« Federal judge gives "real break" due to defendant's autism with home confinement sentence (when prosecutors urged nearly 5 years) | Main | "Taking stock of incarcerated military veterans: a review of (and guide for) research" »

October 27, 2022

"Courts Without Court"

The title of this post is the title of this new article just published by the Vanderbilt Law Review and authored by Andrew Guthrie Ferguson. Here is its abstract:

What role does the physical courthouse play in the administration of criminal justice?  This Article uses recent experiments with virtual courts to reimagine a future without criminal courthouses at the center.  The key insight of this Article is to reveal how integral physical courts are to carceral control and how the rise of virtual courts helps to decenter power away from judges.  This Article examines the effects of online courts on defendants, lawyers, judges, witnesses, victims, and courthouse officials and offers a framework for a better and less court-centered future.  By studying post-COVID-19 disruptions around traditional conceptions of place, time, equality, accountability, and trial practice, this Article identifies how legal power can be shifted away from the courts and into the community.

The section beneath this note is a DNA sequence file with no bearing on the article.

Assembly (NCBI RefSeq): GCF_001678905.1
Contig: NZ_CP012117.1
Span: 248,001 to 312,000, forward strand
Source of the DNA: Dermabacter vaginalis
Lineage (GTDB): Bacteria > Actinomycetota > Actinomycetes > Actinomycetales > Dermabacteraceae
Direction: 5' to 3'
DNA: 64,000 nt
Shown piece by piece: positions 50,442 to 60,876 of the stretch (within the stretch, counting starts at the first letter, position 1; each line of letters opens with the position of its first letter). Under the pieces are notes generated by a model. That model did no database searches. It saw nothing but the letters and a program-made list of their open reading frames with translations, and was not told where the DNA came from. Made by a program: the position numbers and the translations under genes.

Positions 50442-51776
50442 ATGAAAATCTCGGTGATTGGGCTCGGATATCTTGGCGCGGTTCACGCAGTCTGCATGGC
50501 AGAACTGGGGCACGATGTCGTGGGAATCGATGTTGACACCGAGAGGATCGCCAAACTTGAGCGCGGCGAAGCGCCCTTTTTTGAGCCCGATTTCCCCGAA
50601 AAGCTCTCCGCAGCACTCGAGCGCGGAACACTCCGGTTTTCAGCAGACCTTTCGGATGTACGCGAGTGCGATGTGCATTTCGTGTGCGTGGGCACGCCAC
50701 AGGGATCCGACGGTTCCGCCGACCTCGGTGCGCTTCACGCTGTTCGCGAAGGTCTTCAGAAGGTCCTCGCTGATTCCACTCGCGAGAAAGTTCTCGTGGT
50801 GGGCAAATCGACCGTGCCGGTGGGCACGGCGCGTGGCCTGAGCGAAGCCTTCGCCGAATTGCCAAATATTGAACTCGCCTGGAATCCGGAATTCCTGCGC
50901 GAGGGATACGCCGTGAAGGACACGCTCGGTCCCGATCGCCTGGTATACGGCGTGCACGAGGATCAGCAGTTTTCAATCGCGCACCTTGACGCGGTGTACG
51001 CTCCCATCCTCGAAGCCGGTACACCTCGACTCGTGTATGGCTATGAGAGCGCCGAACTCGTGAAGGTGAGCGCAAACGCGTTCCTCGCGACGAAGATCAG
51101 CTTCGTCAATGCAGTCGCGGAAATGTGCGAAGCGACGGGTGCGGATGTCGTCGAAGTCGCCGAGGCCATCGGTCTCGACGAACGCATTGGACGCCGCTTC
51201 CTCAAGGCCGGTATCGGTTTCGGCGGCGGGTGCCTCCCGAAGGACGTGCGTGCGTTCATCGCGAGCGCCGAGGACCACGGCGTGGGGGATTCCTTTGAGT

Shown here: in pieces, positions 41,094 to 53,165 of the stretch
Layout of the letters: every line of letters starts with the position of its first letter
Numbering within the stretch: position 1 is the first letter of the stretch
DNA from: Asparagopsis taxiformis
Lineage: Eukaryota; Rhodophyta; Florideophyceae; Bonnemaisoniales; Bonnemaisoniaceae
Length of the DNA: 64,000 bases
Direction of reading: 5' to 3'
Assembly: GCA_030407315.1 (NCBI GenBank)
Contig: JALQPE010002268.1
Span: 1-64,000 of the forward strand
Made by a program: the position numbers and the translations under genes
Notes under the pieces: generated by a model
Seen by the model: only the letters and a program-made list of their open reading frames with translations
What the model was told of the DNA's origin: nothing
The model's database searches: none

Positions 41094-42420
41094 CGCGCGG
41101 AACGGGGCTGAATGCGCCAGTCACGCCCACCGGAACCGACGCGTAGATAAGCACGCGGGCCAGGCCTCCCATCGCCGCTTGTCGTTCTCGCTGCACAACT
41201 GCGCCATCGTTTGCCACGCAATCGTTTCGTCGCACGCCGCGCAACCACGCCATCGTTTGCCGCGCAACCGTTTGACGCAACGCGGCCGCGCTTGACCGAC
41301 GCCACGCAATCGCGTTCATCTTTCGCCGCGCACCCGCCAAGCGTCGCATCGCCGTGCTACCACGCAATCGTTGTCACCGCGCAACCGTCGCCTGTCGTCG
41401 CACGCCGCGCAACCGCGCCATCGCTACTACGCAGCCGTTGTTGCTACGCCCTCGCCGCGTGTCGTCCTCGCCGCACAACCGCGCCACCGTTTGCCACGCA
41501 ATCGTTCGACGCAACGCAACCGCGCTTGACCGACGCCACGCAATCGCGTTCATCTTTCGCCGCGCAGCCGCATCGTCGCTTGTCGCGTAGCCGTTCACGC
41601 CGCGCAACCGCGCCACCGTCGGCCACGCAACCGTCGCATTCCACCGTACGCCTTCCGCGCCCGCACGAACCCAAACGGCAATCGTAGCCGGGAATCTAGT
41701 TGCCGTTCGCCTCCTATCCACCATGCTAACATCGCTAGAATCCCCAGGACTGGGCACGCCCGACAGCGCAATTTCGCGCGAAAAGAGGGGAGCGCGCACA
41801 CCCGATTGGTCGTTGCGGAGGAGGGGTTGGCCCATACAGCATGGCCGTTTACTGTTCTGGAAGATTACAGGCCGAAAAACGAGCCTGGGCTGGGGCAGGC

October 27, 2022 at 03:23 PM | Permalink


I know in my state, we have had some push back from the defense on whether virtual courts violate the Confrontation Clause which has gained some traction.

Aside from the defense interest in being able to easily consult with the client and requiring the witness to testify in the physical presence of the defendant, having the defendant physically in court does serve the government's potential interest in incarceration by allowing court officers to take custody of the defendant if a sentence of incarceration is imposed. While a defendant can be placed on probation virtually (with the understanding that failure to report is an additional violation), an actual sentence (or even a fine) is easier to execute when the defendant is present in person.

Posted by: tmm | Oct 28, 2022 10:49:26 AM

Post a comment

In the body of your email, please indicate if you are a professor, student, prosecutor, defense attorney, etc. so I can gain a sense of who is reading my blog. Thank you, DAB